I sat beside the second place marathon finisher, Andrew Catalano, who was a really nice guy.  Finally, I was off the bus and I arrived just in time because Mary was less than a minute away.  After getting my stuff from Scott's house, I was finally on my way back home.  I then killed time before the awards ceremony later that night.  In 2011, the winners got full sized guitars and I was REALLY hoping I would get one of those.  However, it was not to be this year but at least I get a cool, wooden small one (just like in 2011).

While I ran a couple minutes harder than I planned, this was a really cool experience.  I never thought winning this race would be such a big deal to outsiders.  Random people will come out of their house or stop their cars to talk to me while I'm running around town and I've been recognized by multiple people at Wal-Mart the last two times I've been.  When I got to school Monday, parents and students' decorated the school and made posters for me and I even had three news channels and three newspapers come to school on Monday as well.  I'm still waiting on my call Obama!

This first grader ran sub 8:00 for his mile, while talking to me the entire time

Two more of my school kids who ran Sunday.  Hopefully this soccer players will turn into cross country runners!

Now it's time to relax the best I can and get ready for the USA 25k Champs.  Odds are, I won't be too fresh but it'll be a good racing experience.  I'm definitely planning on running Boston next year, but I think I may come back and run this one as well.

Random Thoughts/Rants
  •  With the continous rain, the race was very good peeing weather, especially if a camera was on you the entire time.  However, I will not confirm or deny any peeing allegations.  I'm just saying if you really had to pee the second half of the race, you'd be able to hide it pretty well.
  • I've had a ton of people ask if I won $17,000 and others ask how much money I won.  I assume I'll get a $500 time bonus but that's all I expected to get.  It's a bummer they took away the money but I knew that going into it.  They did fly in Jim Ryun, Ron Clarke and I believe Frank Shorter (if not more people), so I'm sure that cost a few G's.  Those guys were great to talk to and were cheering on the kids at their race on Sunday.  But heck, I was at the kids race as well and I bet I had more random people talk to me about the race and took more pictures with kids and other strangers than all of those guys combined.  I'm in this to chase few times (and make money when I can) but I felt they could at least kept a small purse or something.  But the staff were nothing but great to me, so I hope I that didn't make me sound like a jerk.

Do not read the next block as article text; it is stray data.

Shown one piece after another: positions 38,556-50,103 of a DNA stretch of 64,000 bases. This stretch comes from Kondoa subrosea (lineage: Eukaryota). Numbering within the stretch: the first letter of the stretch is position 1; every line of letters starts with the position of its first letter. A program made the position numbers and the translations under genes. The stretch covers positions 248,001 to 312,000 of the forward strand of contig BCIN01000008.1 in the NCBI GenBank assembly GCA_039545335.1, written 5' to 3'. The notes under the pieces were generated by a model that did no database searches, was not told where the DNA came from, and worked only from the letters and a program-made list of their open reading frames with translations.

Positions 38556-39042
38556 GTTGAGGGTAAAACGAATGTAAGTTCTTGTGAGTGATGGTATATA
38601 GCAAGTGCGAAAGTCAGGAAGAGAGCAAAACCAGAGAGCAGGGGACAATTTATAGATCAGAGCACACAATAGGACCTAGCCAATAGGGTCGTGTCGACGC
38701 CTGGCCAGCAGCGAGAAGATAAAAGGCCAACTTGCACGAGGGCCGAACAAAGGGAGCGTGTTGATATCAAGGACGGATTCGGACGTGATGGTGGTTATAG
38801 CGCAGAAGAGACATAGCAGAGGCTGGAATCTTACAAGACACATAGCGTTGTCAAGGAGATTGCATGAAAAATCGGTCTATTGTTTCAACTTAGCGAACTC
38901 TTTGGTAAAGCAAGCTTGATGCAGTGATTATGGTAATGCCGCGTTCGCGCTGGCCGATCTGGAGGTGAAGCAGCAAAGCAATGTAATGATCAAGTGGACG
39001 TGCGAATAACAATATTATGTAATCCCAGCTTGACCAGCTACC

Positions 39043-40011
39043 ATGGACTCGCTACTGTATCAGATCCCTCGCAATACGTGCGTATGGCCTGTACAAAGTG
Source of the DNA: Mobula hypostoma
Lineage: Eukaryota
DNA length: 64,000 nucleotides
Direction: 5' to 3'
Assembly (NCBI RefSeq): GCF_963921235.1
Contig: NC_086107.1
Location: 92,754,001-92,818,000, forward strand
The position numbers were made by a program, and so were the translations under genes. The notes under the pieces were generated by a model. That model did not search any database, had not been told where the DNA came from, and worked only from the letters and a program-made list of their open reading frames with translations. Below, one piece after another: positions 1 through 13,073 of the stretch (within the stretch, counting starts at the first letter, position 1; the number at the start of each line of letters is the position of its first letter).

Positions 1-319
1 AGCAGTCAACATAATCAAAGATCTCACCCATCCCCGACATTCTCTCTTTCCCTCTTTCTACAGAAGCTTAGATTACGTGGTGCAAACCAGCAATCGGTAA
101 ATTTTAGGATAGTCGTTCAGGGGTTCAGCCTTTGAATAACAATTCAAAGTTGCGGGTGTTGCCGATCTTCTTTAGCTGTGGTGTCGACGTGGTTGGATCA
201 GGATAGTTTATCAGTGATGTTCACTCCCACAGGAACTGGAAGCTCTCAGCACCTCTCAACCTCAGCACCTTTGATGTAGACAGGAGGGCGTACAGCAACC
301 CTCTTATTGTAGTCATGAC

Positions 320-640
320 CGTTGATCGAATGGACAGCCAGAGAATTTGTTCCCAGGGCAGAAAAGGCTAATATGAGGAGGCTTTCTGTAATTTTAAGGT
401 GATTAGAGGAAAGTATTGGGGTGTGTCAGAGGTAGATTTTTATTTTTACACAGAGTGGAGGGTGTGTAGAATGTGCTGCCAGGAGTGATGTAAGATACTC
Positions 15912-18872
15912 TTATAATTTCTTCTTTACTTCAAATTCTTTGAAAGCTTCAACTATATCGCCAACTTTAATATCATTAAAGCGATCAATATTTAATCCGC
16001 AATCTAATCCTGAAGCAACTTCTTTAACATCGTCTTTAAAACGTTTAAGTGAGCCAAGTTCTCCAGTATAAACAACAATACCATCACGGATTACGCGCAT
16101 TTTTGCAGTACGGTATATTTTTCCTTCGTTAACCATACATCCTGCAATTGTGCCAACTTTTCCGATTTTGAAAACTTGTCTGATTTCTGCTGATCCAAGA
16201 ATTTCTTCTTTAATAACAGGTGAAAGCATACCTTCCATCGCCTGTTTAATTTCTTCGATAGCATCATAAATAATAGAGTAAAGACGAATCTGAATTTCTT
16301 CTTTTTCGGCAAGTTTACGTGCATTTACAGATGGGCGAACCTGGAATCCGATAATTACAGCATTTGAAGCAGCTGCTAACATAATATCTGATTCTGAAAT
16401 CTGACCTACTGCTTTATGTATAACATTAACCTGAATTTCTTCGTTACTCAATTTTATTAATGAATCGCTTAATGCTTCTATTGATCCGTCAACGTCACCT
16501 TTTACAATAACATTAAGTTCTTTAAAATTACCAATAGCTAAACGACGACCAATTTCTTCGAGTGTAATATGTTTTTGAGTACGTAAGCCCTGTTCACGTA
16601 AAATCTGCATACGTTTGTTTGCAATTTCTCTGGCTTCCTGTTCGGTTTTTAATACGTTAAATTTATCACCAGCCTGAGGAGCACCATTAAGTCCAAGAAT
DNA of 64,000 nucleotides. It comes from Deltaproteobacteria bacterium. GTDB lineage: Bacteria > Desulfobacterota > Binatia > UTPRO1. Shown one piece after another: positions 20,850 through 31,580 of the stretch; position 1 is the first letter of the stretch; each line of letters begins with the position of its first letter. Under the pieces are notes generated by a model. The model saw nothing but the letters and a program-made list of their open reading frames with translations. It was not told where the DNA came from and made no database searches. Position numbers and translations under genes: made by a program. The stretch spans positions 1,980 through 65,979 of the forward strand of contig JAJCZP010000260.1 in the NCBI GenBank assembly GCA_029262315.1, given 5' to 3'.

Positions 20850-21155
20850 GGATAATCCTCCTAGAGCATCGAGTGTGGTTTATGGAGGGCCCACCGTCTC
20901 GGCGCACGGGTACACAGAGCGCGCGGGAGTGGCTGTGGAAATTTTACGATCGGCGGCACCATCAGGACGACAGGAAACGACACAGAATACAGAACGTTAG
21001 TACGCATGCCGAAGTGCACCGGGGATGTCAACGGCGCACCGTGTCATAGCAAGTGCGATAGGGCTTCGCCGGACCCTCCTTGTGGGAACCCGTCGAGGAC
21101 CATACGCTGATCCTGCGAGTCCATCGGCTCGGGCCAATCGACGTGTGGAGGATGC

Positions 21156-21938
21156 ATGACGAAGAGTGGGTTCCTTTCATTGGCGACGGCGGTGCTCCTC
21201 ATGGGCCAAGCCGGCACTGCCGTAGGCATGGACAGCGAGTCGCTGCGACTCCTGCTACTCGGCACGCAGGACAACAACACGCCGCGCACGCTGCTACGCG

• No, there were not any Kenyans in the race.  A lot of people have asked me that and their responses have led me to believe that they feel that's why I was able to win.  There are fast Kenyans and there are also slow Kenyans.  I secretly want to say "no, there weren't any in this race but in my race I ran two weeks before this, they finished 2nd, 3rd, 4th, 5th, 6th and 8th.  And oh yeah, I won by about ninety seconds." You can only beat who shows up.
  • I've had a lot of people ask me (and my wife) if I heard what Reed Trickett from Trickett Honda said.  Well, if you missed it, in his live commercial, he said I had "no chance" to win and he expected that the pack would chase me down.  He ended up calling me to apologize and has since apologized in a commercial.  I wish he would have had more faith in the local guy, who also has had his Honda worked on there, and plans on buying a Honda when his piece (really Mary's) of crap 2001 Ford Escort ZX2 dies. So Mr. Trickett, hook a brother up!
  • Maggie Moo's was cool enough to give me a ton of free ice cream.  It's always cool when businesses support you.
  • A lot of people have asked about the rain and my shoes.  My racing shoes, the Saucony Grid Type A5, have drainage holes on the bottom.  While they hold a tiny bit of water, most of it comes out the bottom.  This was a huge help.
  • In this marathon, I ended up taking four gel's and probably at most, 16 ounces of water.  Most studies shows you should drink to thirst, and I wasn't thirsty.
  • This was the first big city half-marathon/marathon since Boston.  What happened in Boston was terrible and I hope nothing like that ever happens again.  I was really impressed because after such a tragedy, rather than having people break apart, they became more unified.  As a result, I don't understand what good the attack did in the eyes of the culprits.  I had people ask if I was nervous or scared to run. I wasn't in the slightest.  Crazy and terrible incidents like that are mainly out of your control.  Too many people worry about things they can't prevent or stop and spend too little time worrying about things they are capable of preventing.  Take care of your body, spend time with loved ones, be frugal with yourself and generous to others.
Mile Splits:




























2011 Country Music Marathon vs. 2013 Country Music Marathon

5k: 16:29 vs. 16:54

10k: 32:59 vs. 34:00

13.1: 70:10 vs. 70:46 

20: 1:48:21 vs. 1:48:07

26.2: 2:24:10 vs. 2:22:41


  1. Great job Scott! I hope you're proud. What I am impressed with most are your splits this year versus 2011. Now THAT'S how you negative split it.

    I still have too much to learn as a runner. I hope to run with you and your crew a few times this summer and hopefully absorb some of that knowledge.

    Best of luck at the 25k championships!!

  2. Thanks Chris. 2011 got ugly over the last few miles. But I was a little undertrained and racing all out, opposed to being much fitter and keeping it controlled. We definitely need to get in some runs this summer.